08 May 2013

Not as Loose

by Frank Turk

I am travelling this week and out of time to make an original post. This one below is a revision of a post from the best blog in the history of bandwidth, from 2005 -- back when Blogs were carried around by pony express, and Phil Johnson noticed that blog as a pontentially-dangerous source of content for this blog. Enjoy.

This post is about a word that is in-play in a debate about a book by Prof. Peter Enns titled Inspiration and Incarnation: Evangelicals and the Problem of the Old Testament (Baker Academic, 2005) which also makes an appearance in some form in the Crossan/White debate from 2005: myth.

Prof. Enns' book uses the word in this way: "an ancient, premodern, prescientific way of addressing questions of ultimate origins and meaning in the form of stories: Who are we? Where do we come from?" (50) That is to say, if I may be so bold as to paraphrase Prof. Enns, narratives which demonstrate truth as art but not necessarily as empirical truth.

At any rate, this word "myth" is an interesting one. Somehow saying that the Bible contains "myths" and therefore we have some liberty or obligation (depending on how the argument is being phrased) to read it less-rigidly than we would a history book or newspaper apparently makes one's hermeneutical approach better. For example, Prof. Enns uses this word (as I have read in John Armstrong's counter-review of the work) not to denigrate Scripture but the patch up the home-job Evangelicals and Protestants have made over the years in reading the interpretations of the OT made by the NT.

This criticism/approach comes from the neighborhood in which "modernity" and Enlightenment epistemology are seen (by some) as the low-point of intellectual wrestling in the West or (by others) as a rigid filter which is incompatible with the worldview and epistemology of the culture(s) in which the Bible was written, causing those who are stuck in "modernity" to miss the point of ancient texts pretty significantly.

To those in that neighborhood who have stumbled onto this blog, I say, "welcome to the other side of the tracks."

One of the major assumptions of your criticism ("you" being those critical of "enlightenment" mojo) is that Peter, Paul and the other fellows writing the NT didn't view text the way an Enlightenment reader would view text. If you're going to try to make me answer yes or no to the question, "Did Peter, Paul and the other fellows writing the NT view text the way an Enlightenment reader would view text?", I admit I'd have to answer "no". But their view of text was not as loose as your critical opinion demands, either.

Now: how do I come to that conclusion? It comes back to that little word "myth" – a word we can find in the NT 5 times.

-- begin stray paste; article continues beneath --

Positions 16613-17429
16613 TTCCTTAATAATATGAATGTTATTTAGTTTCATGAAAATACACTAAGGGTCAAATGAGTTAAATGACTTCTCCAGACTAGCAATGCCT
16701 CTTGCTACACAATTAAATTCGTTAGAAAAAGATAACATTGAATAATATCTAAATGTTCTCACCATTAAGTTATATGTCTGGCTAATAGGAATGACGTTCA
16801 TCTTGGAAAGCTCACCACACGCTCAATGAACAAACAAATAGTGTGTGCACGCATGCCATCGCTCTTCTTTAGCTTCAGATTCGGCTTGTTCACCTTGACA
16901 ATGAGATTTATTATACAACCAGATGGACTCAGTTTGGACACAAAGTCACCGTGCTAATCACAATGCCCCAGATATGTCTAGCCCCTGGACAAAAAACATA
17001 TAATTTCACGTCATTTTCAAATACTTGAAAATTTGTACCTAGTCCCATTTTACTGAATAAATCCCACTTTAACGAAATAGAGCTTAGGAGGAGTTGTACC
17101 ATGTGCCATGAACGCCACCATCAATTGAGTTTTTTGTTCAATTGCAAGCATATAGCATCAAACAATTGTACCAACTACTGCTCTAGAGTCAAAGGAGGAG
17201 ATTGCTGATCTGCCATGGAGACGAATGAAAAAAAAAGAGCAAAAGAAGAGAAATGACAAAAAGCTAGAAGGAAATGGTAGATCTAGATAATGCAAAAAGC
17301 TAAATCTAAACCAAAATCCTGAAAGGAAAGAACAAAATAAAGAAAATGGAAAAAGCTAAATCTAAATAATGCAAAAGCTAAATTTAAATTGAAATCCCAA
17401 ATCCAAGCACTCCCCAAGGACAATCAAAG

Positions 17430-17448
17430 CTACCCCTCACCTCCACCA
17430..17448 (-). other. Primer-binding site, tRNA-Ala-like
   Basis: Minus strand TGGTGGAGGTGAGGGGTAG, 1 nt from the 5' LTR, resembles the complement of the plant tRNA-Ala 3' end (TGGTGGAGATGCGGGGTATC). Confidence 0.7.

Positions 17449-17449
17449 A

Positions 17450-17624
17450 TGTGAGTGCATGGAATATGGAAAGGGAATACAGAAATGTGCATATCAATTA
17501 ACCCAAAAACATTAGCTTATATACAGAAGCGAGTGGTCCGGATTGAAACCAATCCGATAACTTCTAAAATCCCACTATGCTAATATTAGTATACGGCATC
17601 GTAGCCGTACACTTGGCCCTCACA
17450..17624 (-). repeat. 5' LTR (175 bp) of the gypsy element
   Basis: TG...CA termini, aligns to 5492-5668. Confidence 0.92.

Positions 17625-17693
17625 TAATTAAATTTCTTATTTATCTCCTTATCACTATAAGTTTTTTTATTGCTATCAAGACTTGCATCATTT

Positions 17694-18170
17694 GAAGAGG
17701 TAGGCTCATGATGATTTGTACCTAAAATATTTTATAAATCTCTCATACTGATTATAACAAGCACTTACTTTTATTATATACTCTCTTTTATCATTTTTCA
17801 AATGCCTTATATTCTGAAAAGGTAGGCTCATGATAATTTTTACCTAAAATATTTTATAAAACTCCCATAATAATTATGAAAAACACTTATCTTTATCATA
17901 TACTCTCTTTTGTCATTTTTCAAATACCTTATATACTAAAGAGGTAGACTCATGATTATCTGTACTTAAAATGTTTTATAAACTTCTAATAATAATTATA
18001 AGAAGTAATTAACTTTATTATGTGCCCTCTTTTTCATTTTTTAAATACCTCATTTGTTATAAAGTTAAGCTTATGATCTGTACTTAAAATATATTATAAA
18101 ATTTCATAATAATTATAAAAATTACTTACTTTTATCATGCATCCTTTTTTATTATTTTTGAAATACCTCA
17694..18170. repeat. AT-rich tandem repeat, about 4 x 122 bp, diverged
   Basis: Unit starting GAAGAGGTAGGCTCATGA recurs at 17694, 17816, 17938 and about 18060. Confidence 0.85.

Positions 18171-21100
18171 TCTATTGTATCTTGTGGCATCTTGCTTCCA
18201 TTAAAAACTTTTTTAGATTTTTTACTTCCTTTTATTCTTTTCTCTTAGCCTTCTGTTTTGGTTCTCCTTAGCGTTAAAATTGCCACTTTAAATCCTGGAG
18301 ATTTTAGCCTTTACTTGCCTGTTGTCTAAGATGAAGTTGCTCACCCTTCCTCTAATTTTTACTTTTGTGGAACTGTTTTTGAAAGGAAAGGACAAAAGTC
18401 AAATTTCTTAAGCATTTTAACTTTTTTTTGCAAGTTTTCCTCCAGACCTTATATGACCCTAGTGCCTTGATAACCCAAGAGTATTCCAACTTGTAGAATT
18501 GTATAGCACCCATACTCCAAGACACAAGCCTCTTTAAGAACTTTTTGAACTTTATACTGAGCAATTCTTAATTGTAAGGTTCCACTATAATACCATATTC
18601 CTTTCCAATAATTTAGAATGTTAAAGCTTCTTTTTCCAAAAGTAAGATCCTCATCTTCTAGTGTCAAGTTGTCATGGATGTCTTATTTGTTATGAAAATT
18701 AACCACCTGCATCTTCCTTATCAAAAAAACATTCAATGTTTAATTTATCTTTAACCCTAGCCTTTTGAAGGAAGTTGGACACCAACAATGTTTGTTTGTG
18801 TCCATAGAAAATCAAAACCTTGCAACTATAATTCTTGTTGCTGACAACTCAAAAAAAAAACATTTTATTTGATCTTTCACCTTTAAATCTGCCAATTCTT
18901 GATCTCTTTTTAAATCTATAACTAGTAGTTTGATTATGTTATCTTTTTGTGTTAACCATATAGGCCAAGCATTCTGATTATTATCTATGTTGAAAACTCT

Now, of course, unless we want to veer into the dark swamp of KJVOism, the word "myth" does not actually appear in the NT: the word "muthos" does. And it appears in the following 5 verses:

1Tim 1:4
1Tim 4:7
2Tim 4:4
Tit 1:14
2Pet 1:16

Now here's my theory: if we can determine what the writers of these verses meant in context by using the word "muthos", we can have some insight into their view of the epistemology of language and their view of how to handle texts.

We're going to look at each passage individually, then take a look at the cumulative effect at the end. It is my (yet to be substantiated) thesis that the way Paul and Peter use this word in these passages undercuts the view of "myth" being proposed actively by some quarters today.








5 comments:

MTHudson said...

I believe this post will launch a wave of ' your muthos' jokes like: Your muthos is so fat that its girth can accommodate anything within, but admits no room for anything without!

MTHudson said...

By the by - Attn Readers Of This Post: If you're still looking for the 'payoff' after multiple readings, it's in going and reading the five listed verses of scripture in context. The Bible is a slam-dunk.

Robert said...

Enns throws out the word prescientific without even thinking about the fact that science only exists because of God. He has it all backwards right at the root.

Paul Reed said...

I hear a lot of new Christian writers say things like the Flood, Balaam and the talking donkey, Jonah and the whale, are not literal, and even go so far to call them myths or just "stories". To which I say: Don't be surprised when your people start asking you if the Resurrection should be interpreted literally. We have this new view where every miracle before and after the Resurrection was just a "story".

Michael Coughlin said...

This is why I have often theorized that Jesus was in the grave 3 billion years. Or at least 3,000 since a day is like a thousand years.

But God owns the cattle on a thousand hills? But I know he actually owns all the cattle. So maybe a thousand really means infinity. or maybe it means he only owns cattle on 1 hill, since a thousand is like a day to the Lord.

Maybe the best strategy would be to follow in MTHudson footsteps and just read the scriptures offered.